Prize by the nsdoku

Since 2018 the Munich Documentation Centre awards a prize for outstanding publications, activities or projects that make a major contribution to educating the public about National Socialism, about the crimes of the Nazi regime and about the consequences and continuing impact of the Nazi era.

About the prize

The inflammatory slogans of hatred once again being spread on a large scale today by right-wing populists and right-wing extremists bear a shocking resemblance to Nazi propaganda. The extreme Right’s xenophobia, antisemitism and obliviousness to history are now penetrating mainstream society. It is the task of the Munich Documentation Centre for the History of National Socialism to educate the public about the Nazi era and to make clear where the inhuman ideology of the Right has its roots.

In selecting the projects the jury looks for high-quality contributions with a broad social impact that are both in tune with the times and oriented towards the future. A jury of experts from German-speaking countries and honorary members of the City Council proposes national and international publications and projects for discussion and then recommends a candidate to receive the prize. The final decision about the selection of the winner is taken by the City Council. The prize, worth 8,000 euros, is awarded every two years.

Prizewinners to date

2022: Center for Studies of Memory Policy and Public History Mnemonics

© Center for Studies of Memory Policy and Public History Mnemonics

The prize by the nsdoku 2022 honors the remarkable commemorative work of the Ukrainian Center for Studies of Memory Policy and Public History Mnemonics in Rivne, a civil society initiative that, since 2016, has championed public education about the Holocaust in Ukraine and worked to establish a pluralistic, democratic memory culture. The Center for Studies of Memory Policy and Public History Mnemonics is a financially and politically independent NGO founded by historians Maksym Gon, Petro Dolhanov, and Nataliia Ivchyk from Rivne. The initiative works to inform and sensitize the public – from academia to society in general – on issues relating to the commemoration of violent history in the twentieth century.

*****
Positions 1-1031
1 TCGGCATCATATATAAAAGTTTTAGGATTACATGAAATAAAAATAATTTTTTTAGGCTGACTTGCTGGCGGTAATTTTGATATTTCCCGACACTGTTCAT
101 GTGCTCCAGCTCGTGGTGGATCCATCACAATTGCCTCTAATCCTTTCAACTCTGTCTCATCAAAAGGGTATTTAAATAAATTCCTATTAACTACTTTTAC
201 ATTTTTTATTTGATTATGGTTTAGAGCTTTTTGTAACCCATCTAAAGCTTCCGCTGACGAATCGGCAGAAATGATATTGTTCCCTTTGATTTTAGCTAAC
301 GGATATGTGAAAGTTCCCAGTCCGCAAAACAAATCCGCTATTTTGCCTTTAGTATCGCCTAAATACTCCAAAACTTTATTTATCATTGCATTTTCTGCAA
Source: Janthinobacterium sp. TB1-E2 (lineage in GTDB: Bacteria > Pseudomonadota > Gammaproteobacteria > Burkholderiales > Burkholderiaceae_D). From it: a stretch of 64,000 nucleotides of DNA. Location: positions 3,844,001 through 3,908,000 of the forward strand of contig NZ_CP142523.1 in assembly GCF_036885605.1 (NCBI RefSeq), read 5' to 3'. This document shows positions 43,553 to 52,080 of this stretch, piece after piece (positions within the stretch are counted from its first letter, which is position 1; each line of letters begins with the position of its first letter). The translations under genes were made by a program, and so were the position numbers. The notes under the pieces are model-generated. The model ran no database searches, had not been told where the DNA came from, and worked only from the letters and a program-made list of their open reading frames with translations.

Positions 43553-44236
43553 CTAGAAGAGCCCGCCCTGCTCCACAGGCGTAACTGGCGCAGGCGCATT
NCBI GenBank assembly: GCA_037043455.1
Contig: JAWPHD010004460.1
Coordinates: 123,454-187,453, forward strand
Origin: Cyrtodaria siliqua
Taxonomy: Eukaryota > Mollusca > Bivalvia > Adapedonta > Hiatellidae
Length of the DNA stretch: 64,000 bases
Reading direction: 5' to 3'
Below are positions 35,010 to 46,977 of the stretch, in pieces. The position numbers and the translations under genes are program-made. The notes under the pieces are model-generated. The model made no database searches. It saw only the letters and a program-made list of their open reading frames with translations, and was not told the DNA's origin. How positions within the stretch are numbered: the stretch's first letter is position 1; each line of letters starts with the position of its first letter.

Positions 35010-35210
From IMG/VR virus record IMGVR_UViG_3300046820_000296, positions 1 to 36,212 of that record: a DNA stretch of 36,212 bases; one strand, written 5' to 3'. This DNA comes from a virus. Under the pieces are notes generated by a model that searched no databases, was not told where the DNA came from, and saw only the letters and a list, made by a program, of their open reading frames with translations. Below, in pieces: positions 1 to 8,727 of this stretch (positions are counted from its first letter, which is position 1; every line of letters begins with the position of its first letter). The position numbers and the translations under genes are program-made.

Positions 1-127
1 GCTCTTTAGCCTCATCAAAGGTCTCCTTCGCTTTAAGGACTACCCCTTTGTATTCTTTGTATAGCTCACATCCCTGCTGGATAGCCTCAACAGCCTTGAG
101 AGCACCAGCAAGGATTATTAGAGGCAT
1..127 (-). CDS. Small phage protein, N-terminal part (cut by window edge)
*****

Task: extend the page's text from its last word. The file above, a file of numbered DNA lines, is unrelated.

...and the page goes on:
Under difficult conditions Mnemonics has played a pivotal role in educating the public about Nazi crimes in Ukraine and has held numerous events to encourage a nuanced memory culture that steers clear of political-propagandistic instrumentalization. These projects include artistic installations, school projects about the Holocaust, or the laying of Stolpersteine. The prize will lend support to an initiative whose important work is being impacted heavily by the war. The prize will be handed over to Tetiana Vodotyka and Nataliia Ivchyk on behalf of Mnemonics in November 2022.

2020: Fondation du Camp des Milles – Mémoire et Éducation

Gedenkstätte Site-Mémorial du Camp des Milles, 2012 | Foto: Christophe de Bise

The prize was awarded to the Fondation du Camp des Milles – Mémoire et Éducation for its outstanding remembrance work at the Site-Mémorial du Camp des Milles. The Camp des Milles, located near the city of Aix-en-Provence in the South of France, is a former brickworks that was used from 1939 to 1942 first as a prison camp and later as a deportation camp for the Jewish population.  An initiative fought for many years to stop the former camp being destroyed.  In 2012 it was finally declared a memorial site and developed. The Les Milles camp epitomizes the complex history of the crimes committed by the Germans in occupied France and for the collaboration and co-responsibility of the Vichy government.